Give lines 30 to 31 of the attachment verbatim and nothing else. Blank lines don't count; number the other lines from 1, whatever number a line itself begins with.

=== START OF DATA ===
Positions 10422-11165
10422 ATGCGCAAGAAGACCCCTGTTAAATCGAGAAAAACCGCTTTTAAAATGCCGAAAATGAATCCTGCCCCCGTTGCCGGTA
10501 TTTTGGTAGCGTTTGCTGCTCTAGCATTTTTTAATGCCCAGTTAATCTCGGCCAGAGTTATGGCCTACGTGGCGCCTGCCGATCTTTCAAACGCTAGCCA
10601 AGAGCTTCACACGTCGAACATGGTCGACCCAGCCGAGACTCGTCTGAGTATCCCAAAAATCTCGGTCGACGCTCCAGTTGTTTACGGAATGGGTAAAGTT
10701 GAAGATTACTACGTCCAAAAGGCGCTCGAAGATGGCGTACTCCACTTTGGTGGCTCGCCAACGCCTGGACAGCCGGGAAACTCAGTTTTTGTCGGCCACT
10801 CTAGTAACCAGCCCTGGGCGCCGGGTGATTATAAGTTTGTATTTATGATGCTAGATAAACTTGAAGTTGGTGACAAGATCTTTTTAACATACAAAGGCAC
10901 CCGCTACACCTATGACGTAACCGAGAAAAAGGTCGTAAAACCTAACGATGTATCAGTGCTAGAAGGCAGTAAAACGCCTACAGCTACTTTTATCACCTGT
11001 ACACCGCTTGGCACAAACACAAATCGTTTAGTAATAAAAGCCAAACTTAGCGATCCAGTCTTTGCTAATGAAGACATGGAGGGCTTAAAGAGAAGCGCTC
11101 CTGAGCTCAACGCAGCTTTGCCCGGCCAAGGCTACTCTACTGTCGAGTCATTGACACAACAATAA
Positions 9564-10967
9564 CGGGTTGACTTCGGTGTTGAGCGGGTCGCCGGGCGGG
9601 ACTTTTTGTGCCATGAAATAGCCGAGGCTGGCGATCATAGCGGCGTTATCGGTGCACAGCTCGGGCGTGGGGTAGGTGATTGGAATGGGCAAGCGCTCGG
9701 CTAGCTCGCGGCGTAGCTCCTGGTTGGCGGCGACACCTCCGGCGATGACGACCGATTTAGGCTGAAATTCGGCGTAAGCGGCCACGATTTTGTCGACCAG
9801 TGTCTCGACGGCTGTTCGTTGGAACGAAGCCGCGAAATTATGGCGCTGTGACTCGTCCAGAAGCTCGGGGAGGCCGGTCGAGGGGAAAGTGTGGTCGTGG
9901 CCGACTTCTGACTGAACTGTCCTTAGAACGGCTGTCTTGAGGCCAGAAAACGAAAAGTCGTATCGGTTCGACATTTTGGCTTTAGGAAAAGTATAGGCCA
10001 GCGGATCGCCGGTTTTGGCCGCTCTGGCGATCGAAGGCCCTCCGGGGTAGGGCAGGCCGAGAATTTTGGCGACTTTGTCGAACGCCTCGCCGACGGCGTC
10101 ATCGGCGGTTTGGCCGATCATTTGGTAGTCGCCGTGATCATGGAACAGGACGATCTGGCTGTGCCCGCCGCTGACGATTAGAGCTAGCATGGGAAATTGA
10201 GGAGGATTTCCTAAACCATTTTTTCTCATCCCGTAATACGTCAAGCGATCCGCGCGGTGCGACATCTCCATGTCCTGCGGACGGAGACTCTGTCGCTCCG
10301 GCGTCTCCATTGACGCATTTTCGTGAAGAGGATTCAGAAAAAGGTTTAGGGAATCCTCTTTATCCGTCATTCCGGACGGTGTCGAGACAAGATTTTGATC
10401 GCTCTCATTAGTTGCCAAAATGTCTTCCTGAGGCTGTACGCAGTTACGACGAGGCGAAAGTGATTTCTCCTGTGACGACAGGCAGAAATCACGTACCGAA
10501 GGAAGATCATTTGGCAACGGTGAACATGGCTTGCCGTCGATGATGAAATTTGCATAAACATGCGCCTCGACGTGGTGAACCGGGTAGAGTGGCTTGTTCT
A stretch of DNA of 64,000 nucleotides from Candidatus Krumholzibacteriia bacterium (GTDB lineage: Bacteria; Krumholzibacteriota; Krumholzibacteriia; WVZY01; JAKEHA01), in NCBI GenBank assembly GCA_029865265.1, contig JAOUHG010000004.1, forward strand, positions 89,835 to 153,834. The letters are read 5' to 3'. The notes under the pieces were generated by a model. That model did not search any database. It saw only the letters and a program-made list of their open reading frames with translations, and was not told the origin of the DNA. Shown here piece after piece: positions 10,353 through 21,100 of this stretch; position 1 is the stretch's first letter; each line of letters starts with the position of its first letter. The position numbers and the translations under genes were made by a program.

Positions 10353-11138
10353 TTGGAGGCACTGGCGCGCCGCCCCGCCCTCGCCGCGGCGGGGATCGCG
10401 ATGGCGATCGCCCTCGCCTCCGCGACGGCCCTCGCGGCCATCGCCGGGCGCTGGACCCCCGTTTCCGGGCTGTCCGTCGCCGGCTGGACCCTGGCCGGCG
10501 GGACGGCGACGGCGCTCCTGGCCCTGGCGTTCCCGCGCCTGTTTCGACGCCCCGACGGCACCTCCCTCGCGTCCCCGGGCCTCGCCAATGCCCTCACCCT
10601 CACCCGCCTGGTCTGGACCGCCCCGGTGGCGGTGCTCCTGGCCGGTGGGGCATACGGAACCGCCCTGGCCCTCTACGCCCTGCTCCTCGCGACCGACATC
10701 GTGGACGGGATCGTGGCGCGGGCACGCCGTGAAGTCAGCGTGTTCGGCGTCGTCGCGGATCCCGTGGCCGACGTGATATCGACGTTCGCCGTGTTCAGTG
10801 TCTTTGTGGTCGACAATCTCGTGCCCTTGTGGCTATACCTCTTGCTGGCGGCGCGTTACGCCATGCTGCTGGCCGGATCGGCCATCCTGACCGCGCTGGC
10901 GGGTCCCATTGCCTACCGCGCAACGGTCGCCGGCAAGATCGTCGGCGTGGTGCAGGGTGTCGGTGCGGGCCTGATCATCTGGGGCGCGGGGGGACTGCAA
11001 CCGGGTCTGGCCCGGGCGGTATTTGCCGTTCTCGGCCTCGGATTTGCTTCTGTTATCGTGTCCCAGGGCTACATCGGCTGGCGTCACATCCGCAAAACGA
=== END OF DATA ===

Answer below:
10901 GGGTCCCATTGCCTACCGCGCAACGGTCGCCGGCAAGATCGTCGGCGTGGTGCAGGGTGTCGGTGCGGGCCTGATCATCTGGGGCGCGGGGGGACTGCAA
11001 CCGGGTCTGGCCCGGGCGGTATTTGCCGTTCTCGGCCTCGGATTTGCTTCTGTTATCGTGTCCCAGGGCTACATCGGCTGGCGTCACATCCGCAAAACGA